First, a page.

I felt rather cheesy reading this Caro book having not read any of the famed biographer's works on Robert Moses or LBJ. I've read "about" Robert A. Caro's prize-winning and highly lauded books on political power; and, I read about Caro's famous slow writing process -- he researches his subjects to death, turning every page of extant documents to find his material; he writes longhand, and then types his manuscripts on a Smith-Corona Electra 210 electric typewriter. The book is intended as a backg I felt rather cheesy reading this Caro book having not read any of the famed biographer's works on Robert Moses or LBJ. I've read "about" Robert A. Caro's prize-winning and highly lauded books on political power; and, I read about Caro's famous slow writing process -- he researches his subjects to death, turning every page of extant documents to find his material; he writes longhand, and then types his manuscripts on a Smith-Corona Electra 210 electric typewriter. The book is intended as a background, not a memoir, to his working days. Once read, readers will come away in awe of the lengths Robert, and most importantly his wife Ina, went to finish each of the books, in one instance moving from New York to the Texas Hill Country to get closer to Lyndon Baines Johnson's family, friends, and mien. What he unearths is legendary, amongst the gems that Johnson literally stole an early election, the famous Box 13; that LBJ was a vote-counter on the level of genius; and that the 34th president's childhood was not what the countless previous biographers had developed it to be. His take on Moses, an unelected commissioner, shows how political power can move major infrastructure for those with the means to influence, but not budge a smidgen for those without the oil to grease the wheel as it were. It's a repetitive book, which Caro admits himself, but highly laudable for its peek behind the curtain of researching and writing biographies. And in some respects this is a book of our time: "...while I am aware that there is no Truth, no objective truth, no single truth, no truth simple or unsimple, either: no verity, eternal or otherwise; no Truth about anything, there are Facts, objective facts, discernible and verifiable. And the more facts you accumulate, the closer you come to whatever truth there is."
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  • Alex MacMillan
    January 1, 1970
    Mr. Caro is notorious for being meticulous with his research, passionate about his writing, and indefatigable in his pursuit of the truth. Here, the world’s greatest living biographer takes a break from writing the final volume his of LBJ biographies to explain how the sausage gets made, revealing the persistence and sheer luck that it took for Robert and his wife to create timeless classics. He shares the choicest anecdotes from his decades of muckraking, detailing the months and years of inves Mr. Caro is notorious for being meticulous with his research, passionate about his writing, and indefatigable in his pursuit of the truth. Here, the world’s greatest living biographer takes a break from writing the final volume his of LBJ biographies to explain how the sausage gets made, revealing the persistence and sheer luck that it took for Robert and his wife to create timeless classics. He shares the choicest anecdotes from his decades of muckraking, detailing the months and years of investigation he required to complete book chapters that may only take twenty minutes to read, but will stay with you forever.This brief memoir will not only whet the appetite of newbies who have never read a massive Caro tome (out of intimidation or inertia), but will also enhance the appreciation of longtime readers about the palpable spirit etched onto every page of his books. Much like RBG’s recent memoir, most of this book consists of previously published writings, compiled by an octogenarian who is still too busy to sit down for a thorough autobiography, but who still wants to distill his thoughts and inspire the present generation to pick up the baton after he is no longer with us.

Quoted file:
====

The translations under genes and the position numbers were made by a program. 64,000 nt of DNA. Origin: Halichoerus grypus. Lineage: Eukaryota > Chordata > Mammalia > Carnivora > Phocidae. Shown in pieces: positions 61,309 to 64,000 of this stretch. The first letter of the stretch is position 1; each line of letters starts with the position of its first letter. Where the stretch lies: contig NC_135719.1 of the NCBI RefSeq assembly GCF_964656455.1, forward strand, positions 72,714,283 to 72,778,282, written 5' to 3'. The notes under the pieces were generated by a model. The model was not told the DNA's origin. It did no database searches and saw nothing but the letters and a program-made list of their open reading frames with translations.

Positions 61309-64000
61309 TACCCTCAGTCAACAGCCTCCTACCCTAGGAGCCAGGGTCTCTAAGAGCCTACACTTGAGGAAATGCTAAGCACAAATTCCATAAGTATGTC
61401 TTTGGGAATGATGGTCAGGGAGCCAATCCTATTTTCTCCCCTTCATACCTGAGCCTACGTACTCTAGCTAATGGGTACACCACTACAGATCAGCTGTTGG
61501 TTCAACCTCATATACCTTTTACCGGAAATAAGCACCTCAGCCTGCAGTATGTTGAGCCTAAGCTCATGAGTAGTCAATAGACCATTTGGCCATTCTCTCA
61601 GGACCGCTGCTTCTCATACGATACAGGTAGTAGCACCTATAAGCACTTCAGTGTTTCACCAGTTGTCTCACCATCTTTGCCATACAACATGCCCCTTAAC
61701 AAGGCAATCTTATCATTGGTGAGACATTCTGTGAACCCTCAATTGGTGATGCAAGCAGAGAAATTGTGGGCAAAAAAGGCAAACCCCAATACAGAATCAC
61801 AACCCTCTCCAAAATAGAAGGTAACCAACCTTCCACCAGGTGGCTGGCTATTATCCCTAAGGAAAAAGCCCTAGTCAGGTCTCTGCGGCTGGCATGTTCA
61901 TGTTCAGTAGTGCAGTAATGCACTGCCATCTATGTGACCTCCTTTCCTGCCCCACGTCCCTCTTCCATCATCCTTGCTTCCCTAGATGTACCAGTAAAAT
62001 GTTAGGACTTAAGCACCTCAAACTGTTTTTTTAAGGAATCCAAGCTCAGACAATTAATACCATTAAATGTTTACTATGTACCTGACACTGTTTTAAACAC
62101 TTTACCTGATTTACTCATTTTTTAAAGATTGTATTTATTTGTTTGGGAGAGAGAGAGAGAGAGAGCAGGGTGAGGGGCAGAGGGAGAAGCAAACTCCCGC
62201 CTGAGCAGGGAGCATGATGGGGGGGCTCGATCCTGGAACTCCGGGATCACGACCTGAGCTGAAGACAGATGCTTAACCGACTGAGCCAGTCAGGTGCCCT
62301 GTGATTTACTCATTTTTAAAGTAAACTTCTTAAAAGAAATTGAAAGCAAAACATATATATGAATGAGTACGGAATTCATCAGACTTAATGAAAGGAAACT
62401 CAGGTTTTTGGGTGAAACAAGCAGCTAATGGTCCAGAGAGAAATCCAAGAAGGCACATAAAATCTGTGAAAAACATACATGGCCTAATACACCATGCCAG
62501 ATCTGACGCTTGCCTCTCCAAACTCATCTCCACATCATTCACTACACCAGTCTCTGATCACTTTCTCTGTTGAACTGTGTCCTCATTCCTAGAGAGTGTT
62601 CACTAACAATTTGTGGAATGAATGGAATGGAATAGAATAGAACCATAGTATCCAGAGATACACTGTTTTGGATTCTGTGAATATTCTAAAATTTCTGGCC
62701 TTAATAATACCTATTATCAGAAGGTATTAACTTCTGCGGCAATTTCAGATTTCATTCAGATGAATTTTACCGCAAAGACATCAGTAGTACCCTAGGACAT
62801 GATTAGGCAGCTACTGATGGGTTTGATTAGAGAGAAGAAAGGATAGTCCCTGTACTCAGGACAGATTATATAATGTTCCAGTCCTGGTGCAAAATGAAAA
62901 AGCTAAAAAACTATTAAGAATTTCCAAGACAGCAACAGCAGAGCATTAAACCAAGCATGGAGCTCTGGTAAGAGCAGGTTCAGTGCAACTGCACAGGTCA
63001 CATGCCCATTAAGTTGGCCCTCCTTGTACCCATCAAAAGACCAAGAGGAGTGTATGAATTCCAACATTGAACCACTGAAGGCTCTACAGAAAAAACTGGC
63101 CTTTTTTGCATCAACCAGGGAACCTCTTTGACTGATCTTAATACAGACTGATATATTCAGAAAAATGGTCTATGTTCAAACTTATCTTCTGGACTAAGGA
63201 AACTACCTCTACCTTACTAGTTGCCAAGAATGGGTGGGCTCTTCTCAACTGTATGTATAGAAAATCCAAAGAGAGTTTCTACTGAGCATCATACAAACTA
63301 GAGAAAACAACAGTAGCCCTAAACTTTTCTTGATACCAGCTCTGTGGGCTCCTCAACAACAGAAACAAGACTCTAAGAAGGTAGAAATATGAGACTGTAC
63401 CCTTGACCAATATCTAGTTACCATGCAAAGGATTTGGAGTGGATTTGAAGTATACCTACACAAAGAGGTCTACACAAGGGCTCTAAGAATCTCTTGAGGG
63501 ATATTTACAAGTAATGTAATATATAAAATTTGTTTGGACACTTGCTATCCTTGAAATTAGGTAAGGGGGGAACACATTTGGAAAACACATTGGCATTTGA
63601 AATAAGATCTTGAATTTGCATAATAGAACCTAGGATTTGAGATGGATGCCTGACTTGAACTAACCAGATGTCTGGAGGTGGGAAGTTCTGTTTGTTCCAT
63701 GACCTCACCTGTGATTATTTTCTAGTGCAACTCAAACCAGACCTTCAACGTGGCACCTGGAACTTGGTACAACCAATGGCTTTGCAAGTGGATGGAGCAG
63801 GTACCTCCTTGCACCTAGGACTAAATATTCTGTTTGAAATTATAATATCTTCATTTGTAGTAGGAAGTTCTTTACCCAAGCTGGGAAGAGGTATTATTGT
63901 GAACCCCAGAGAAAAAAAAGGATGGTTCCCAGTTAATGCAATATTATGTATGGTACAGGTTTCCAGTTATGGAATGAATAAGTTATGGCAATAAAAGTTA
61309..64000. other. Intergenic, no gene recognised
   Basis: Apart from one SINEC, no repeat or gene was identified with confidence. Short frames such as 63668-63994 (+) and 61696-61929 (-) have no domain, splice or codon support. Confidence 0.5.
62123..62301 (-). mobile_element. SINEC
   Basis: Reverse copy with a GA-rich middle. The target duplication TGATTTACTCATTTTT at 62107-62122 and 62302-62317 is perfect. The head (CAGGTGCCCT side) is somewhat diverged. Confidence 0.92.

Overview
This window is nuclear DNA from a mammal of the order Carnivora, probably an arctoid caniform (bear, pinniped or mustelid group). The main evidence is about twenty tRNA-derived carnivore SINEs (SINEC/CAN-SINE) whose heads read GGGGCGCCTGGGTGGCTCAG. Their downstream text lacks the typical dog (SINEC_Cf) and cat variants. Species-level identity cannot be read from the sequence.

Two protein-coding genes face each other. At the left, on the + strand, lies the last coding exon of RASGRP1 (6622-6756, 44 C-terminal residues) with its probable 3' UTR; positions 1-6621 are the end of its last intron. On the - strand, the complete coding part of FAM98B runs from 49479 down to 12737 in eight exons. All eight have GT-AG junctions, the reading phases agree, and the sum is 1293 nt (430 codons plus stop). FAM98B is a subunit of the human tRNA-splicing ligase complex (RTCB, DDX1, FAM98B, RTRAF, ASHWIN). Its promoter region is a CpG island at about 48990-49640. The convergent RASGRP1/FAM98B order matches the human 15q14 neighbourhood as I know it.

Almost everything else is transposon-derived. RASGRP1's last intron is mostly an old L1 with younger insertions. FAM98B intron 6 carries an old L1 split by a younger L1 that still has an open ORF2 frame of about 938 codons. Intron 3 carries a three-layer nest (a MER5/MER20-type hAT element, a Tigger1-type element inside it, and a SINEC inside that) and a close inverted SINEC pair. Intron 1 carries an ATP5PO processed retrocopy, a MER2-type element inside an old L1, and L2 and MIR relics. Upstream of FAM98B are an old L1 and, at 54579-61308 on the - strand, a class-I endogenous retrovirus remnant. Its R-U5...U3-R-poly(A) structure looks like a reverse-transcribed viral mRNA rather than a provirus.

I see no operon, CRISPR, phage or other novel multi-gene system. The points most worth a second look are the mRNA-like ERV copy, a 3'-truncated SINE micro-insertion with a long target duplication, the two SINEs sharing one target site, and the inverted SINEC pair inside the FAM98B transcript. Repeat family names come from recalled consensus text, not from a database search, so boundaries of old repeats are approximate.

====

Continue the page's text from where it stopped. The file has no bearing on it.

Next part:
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  • Ivan
    January 1, 1970
    I’ve been eagerly awaiting this book ever since I heard he was (ahem) working on it. I was a little disappointed that some of this material has been previously published—and as recently-converted Caro fan I’ve read it all—but I’m glad it’s all compiled here in one book. This isn’t the memoir that Caro would someday like to write, but at 83, with his fifth and final LBJ volume still years from completion, he wanted to share a few things from his work on his Robert Moses and LBJ biographies—really I’ve been eagerly awaiting this book ever since I heard he was (ahem) working on it. I was a little disappointed that some of this material has been previously published—and as recently-converted Caro fan I’ve read it all—but I’m glad it’s all compiled here in one book. This isn’t the memoir that Caro would someday like to write, but at 83, with his fifth and final LBJ volume still years from completion, he wanted to share a few things from his work on his Robert Moses and LBJ biographies—really, studies on power and how they shape us. I’m glad he did. What makes Caro such a unique biographer is that he is never satisfied with mere surface-level understanding of people and times, hence why he takes so many years to write books. And we’re all the beneficiaries of it.